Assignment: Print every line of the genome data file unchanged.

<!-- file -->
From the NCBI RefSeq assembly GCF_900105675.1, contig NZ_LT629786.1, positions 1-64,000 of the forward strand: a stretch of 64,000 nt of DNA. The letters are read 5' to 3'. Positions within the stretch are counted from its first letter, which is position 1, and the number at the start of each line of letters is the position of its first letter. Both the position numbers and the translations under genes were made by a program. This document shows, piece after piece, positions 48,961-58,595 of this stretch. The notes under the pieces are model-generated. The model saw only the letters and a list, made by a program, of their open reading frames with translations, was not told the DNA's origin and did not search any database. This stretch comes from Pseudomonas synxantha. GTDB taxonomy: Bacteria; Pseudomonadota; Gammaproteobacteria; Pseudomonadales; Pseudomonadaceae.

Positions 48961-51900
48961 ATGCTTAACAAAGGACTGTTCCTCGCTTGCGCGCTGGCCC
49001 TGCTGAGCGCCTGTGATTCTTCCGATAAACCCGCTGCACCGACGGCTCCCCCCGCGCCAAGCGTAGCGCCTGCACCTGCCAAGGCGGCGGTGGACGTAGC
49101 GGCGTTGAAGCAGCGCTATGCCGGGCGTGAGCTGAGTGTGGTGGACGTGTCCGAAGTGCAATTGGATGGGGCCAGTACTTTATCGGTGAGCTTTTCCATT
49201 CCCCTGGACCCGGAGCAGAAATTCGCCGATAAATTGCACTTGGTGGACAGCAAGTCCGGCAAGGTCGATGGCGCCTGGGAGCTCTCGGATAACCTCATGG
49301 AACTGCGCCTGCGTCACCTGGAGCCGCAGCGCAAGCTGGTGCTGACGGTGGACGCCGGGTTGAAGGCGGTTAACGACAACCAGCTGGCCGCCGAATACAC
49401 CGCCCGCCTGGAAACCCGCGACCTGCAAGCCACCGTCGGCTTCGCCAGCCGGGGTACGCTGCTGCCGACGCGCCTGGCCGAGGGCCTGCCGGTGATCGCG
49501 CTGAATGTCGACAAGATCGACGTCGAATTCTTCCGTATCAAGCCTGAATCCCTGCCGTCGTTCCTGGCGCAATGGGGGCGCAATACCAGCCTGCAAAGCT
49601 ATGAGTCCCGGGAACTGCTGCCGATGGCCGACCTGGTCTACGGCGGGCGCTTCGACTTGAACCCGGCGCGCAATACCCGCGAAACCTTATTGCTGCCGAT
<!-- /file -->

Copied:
From the NCBI RefSeq assembly GCF_900105675.1, contig NZ_LT629786.1, positions 1-64,000 of the forward strand: a stretch of 64,000 nt of DNA. The letters are read 5' to 3'. Positions within the stretch are counted from its first letter, which is position 1, and the number at the start of each line of letters is the position of its first letter. Both the position numbers and the translations under genes were made by a program. This document shows, piece after piece, positions 48,961-58,595 of this stretch. The notes under the pieces are model-generated. The model saw only the letters and a list, made by a program, of their open reading frames with translations, was not told the DNA's origin and did not search any database. This stretch comes from Pseudomonas synxantha. GTDB taxonomy: Bacteria; Pseudomonadota; Gammaproteobacteria; Pseudomonadales; Pseudomonadaceae.

Positions 48961-51900
48961 ATGCTTAACAAAGGACTGTTCCTCGCTTGCGCGCTGGCCC
49001 TGCTGAGCGCCTGTGATTCTTCCGATAAACCCGCTGCACCGACGGCTCCCCCCGCGCCAAGCGTAGCGCCTGCACCTGCCAAGGCGGCGGTGGACGTAGC
49101 GGCGTTGAAGCAGCGCTATGCCGGGCGTGAGCTGAGTGTGGTGGACGTGTCCGAAGTGCAATTGGATGGGGCCAGTACTTTATCGGTGAGCTTTTCCATT
49201 CCCCTGGACCCGGAGCAGAAATTCGCCGATAAATTGCACTTGGTGGACAGCAAGTCCGGCAAGGTCGATGGCGCCTGGGAGCTCTCGGATAACCTCATGG
49301 AACTGCGCCTGCGTCACCTGGAGCCGCAGCGCAAGCTGGTGCTGACGGTGGACGCCGGGTTGAAGGCGGTTAACGACAACCAGCTGGCCGCCGAATACAC
49401 CGCCCGCCTGGAAACCCGCGACCTGCAAGCCACCGTCGGCTTCGCCAGCCGGGGTACGCTGCTGCCGACGCGCCTGGCCGAGGGCCTGCCGGTGATCGCG
49501 CTGAATGTCGACAAGATCGACGTCGAATTCTTCCGTATCAAGCCTGAATCCCTGCCGTCGTTCCTGGCGCAATGGGGGCGCAATACCAGCCTGCAAAGCT
49601 ATGAGTCCCGGGAACTGCTGCCGATGGCCGACCTGGTCTACGGCGGGCGCTTCGACTTGAACCCGGCGCGCAATACCCGCGAAACCTTATTGCTGCCGAT